Elias’s idea is not that the transformation of a society towards greater equality between men and women would find its ultimate origin in a specific period of history. If Elias shows an interest in Antiquity, it is not to defend the idea of the linear evolution of a European tradition - as Hargreaves (2010Hargreaves, Jennifer. (2010). Norbert Elias: le sexe, le genre et le corps dans le processus de civilisation. In: Chabaud-Rychter, Danielle et al. (eds.). Sous les sciences sociales, le genre: relectures critiques, de Max Weber à Bruno Latour. Paris: La Découverte , p. 390-406.: 395) reproaches him -, leading from the absolute submission of women to their complete liberation. The text does not propose a “return to Rome” but a détour via Rome and reveals the detachment promoted Elias’s sociology. It illustrates well the merits of a kind of impertinence, as well as the author’s prudence and freedom of tone.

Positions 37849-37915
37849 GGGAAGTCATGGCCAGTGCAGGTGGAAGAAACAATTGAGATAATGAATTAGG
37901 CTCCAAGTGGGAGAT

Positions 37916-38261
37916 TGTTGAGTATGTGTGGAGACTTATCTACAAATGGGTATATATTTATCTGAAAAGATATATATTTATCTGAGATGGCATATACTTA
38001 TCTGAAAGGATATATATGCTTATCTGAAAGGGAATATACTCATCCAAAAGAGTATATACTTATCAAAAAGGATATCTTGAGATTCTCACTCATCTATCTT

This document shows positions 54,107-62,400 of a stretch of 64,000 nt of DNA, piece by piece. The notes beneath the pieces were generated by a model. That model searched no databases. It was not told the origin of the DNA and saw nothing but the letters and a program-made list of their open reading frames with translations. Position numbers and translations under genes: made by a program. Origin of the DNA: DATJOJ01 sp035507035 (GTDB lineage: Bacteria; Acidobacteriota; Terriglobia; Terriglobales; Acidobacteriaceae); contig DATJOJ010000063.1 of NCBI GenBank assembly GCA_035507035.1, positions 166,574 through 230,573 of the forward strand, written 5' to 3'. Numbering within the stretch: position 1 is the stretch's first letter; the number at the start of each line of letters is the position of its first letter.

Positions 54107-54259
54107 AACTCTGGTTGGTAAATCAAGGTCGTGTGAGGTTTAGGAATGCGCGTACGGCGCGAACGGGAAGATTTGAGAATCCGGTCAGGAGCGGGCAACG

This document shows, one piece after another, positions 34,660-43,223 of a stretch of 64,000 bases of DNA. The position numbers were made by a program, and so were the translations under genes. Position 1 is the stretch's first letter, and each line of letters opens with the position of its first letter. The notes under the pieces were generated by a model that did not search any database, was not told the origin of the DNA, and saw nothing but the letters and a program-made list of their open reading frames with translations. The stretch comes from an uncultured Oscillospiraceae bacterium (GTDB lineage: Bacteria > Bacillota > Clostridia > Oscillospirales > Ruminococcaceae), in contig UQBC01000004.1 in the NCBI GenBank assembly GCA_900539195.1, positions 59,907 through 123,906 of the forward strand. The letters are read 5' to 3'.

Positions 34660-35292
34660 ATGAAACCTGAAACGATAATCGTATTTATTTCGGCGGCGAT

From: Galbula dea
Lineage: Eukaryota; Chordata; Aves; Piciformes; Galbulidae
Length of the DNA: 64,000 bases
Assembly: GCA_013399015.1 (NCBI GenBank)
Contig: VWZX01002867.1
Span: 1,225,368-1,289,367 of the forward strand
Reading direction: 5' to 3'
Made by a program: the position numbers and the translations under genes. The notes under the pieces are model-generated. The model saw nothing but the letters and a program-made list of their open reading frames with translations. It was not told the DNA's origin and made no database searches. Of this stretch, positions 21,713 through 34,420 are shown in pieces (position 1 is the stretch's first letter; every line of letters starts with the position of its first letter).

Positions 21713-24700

A détour via marriage in Rome